You were born in Amman, and raised in Ramallah.
Have you played in Beirut before?
Yes I did. I partied much more in Beirut but I finally officially played there last year.

In your interviews, you talk about the problematics of being a Palestenian DJ. Getting booked because you’re a woman, and getting booked because of the Arab-electro trend; which you refer to as an exotic trap. Do you find this present in Arab countries?
Yes, I do find it present here. They started booking me just because I’m a girl. I think they were hoping I dance around and wear a bikini or something, never happened.

Hahaha. What about other cities in the Arab world?
It’s getting better now. After 10 years of just being stubborn it actually paid off, they know my music now and they know I won’t change or act girly. Other cities in the Arab world just never booked me until Europe did, which is sad because we don’t give credit to our people until the west does bas Allah bi3een. Hoping we get out of that loophole of trying to be the West.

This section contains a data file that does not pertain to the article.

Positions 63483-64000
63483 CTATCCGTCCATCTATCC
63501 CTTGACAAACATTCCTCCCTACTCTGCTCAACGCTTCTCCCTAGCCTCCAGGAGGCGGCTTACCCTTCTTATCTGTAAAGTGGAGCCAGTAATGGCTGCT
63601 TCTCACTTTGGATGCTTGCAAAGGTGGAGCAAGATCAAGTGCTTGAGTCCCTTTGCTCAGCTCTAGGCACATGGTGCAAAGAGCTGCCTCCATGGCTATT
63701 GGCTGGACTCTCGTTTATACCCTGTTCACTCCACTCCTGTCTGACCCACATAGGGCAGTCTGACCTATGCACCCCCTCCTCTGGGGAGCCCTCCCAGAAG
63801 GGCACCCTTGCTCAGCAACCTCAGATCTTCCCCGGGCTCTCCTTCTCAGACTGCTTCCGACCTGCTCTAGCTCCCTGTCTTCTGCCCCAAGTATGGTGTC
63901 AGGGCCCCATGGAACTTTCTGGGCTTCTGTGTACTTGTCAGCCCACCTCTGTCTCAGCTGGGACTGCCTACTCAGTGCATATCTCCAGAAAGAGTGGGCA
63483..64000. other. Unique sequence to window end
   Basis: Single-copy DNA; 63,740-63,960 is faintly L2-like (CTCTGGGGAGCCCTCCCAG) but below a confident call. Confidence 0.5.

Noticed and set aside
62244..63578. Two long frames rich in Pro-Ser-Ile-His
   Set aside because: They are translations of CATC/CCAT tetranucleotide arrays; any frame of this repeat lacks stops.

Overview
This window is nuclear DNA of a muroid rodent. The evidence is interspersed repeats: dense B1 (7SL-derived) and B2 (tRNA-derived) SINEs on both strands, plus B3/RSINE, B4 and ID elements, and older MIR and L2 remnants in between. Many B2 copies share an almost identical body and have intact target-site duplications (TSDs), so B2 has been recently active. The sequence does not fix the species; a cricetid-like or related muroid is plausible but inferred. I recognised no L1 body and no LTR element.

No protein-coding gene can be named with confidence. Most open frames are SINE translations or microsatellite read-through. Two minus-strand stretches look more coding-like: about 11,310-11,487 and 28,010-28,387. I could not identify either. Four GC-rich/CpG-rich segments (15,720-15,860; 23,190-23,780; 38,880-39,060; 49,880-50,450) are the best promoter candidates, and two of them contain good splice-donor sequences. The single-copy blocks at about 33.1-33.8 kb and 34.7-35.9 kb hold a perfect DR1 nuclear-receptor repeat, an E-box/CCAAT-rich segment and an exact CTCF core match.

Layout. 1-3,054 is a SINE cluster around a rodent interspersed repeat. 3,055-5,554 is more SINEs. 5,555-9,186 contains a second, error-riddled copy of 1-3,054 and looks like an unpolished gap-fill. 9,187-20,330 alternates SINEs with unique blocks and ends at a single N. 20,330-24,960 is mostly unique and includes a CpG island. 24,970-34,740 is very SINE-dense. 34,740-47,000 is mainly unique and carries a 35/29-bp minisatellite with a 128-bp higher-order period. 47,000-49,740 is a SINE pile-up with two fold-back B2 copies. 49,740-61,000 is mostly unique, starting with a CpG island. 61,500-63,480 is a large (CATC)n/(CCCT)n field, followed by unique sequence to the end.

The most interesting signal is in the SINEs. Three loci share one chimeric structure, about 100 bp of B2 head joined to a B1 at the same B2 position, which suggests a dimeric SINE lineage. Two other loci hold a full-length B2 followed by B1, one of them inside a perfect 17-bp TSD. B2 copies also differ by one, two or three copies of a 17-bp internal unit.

You were in the UAE just yesterday, and in France and Palestine a few days ago, and you’ll be in Lebanon in just a few hours for your gig at The Ballroom Blitz tonight; do your relationships play out in this setting in any way?
My friends are my ultimate support, and most of them try to come to all my gigs when they can.

Some questions about the music scene in the Arab world: Let’s start with Ramallah. Can you describe the scene there since you’ve started?
Since I’ve started? As in Hip hop 15 years ago or as in Techno in the past 10?

The Techno scene is getting bigger and stronger. We have more parties and more DJs happening- and they are good. It’s very different from the rest of the Arab world, it’s extremely underground and community based which I find beautiful and intimate.

That is beautiful. Beirut has a bit of that community based thing with Frequent Defect’s parties. Have you heard of them? They take place outside Beirut, their communication isn’t widespread and their gigs are quite impressively radical.
No I haven’t but I remember when I was living in Beirut 11 years ago it was more of a community. Especially with the after parties at Wonder Bar. I miss 2008. Our collective still does it by emails, no Facebook events or anything.